Ginsenoside 20(s)-Rh2 as potent natural histone deacetylase inhibitors suppressing the growth of human leukemia cells.
Chem Biol Interact. 2015; 242:227-34 [PubMed] Related Publications
BACKGROUND AND OBJECTIVE: Activation and abnormal expression of histone deacetylase (HDAC) which is important target for cancer therapeutics are related to the occurrence of human leukemia. 20(s)-Ginsenoside Rh2 (20(s)-Rh2) may be a potential HDAC inhibitor (HDACi) of leukemia, but the mechanism has not been reported.
METHODS: The cell proliferation and apoptosis was assessed in cultured K562 and KG-1α cells. The protein expression was measured with immunoblotting. The activities of HDAC and histone acetyltransferase (HAT) were measured with BCA. In vivo experiments were performed on naked mice carrying K562 cells for assessment of tumor growth, apoptosis, protein expression, and HDAC/HAT activities.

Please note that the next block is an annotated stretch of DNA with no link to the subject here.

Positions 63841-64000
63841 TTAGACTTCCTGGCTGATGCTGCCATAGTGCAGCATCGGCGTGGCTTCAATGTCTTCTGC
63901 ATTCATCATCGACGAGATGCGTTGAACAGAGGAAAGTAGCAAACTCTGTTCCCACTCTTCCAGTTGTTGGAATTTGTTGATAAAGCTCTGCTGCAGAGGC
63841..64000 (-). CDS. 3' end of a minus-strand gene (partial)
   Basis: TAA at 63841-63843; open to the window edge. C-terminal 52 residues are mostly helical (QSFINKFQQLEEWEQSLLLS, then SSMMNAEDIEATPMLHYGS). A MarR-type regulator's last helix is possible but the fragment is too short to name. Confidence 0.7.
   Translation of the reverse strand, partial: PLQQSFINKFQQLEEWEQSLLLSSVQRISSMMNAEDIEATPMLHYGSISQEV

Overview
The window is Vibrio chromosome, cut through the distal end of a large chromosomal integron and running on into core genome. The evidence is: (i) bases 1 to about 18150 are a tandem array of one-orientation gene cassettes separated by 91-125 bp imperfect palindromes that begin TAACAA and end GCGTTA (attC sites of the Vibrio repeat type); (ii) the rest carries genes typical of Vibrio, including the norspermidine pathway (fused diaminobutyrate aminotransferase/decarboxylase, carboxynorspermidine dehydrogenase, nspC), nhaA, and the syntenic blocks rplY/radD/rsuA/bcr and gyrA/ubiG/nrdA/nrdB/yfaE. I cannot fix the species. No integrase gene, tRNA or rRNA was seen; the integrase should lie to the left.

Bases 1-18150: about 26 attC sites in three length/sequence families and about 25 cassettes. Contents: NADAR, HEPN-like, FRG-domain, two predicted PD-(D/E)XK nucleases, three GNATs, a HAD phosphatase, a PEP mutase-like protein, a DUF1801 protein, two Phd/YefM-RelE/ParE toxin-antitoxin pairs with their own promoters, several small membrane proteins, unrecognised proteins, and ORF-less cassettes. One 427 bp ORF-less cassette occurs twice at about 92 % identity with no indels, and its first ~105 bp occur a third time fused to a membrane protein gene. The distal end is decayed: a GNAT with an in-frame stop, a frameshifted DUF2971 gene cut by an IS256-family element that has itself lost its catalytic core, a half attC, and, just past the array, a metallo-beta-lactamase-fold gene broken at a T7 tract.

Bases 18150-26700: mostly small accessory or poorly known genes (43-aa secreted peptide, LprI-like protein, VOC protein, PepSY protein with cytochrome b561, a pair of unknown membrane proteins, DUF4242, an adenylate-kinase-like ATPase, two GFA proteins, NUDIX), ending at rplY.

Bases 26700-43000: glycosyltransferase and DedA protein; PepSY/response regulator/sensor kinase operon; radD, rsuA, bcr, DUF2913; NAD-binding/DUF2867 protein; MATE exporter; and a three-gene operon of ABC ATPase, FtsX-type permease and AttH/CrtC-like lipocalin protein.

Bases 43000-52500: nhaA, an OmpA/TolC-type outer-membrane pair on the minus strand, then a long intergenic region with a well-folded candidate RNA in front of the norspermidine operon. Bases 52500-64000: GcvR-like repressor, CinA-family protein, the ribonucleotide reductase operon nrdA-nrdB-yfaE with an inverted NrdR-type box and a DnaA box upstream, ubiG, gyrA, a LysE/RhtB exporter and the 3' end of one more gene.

RESULTS: 20(s)-Rh2 effectively induced cell cycle arrest at G0/G1 phase and apoptosis in K562 and KG1-α cells, decreased the levels of proteins associated with cell proliferation (Cyclin D1, Bcl-2, ERK, p-ERK) and activated pro-apoptotic proteins (Bax, cleaved Caspase-3, p38, p-p38, JNK, p-JNK). 20(s)-Rh2 down-regulated HDAC1, HDAC2, HDAC6, increased histone H3 acetylation and HAT activity. Moreover, 20(s)-Rh2 inhibited the growth of human leukemia xenograft tumors in vivo.
CONCLUSION: 20(s)-Rh2 inhibited the proliferation of K562 and KG1-α cell by reducing the expression and activity of HDACs, increasing histone acetylation, and regulating key proteins in the downstream signaling pathways. Therefore, 20(s)-Rh2 could become a potential natural HDACi for chemotherapy of leukemia.

Cacan E, Greer SF, Garnett-Benson C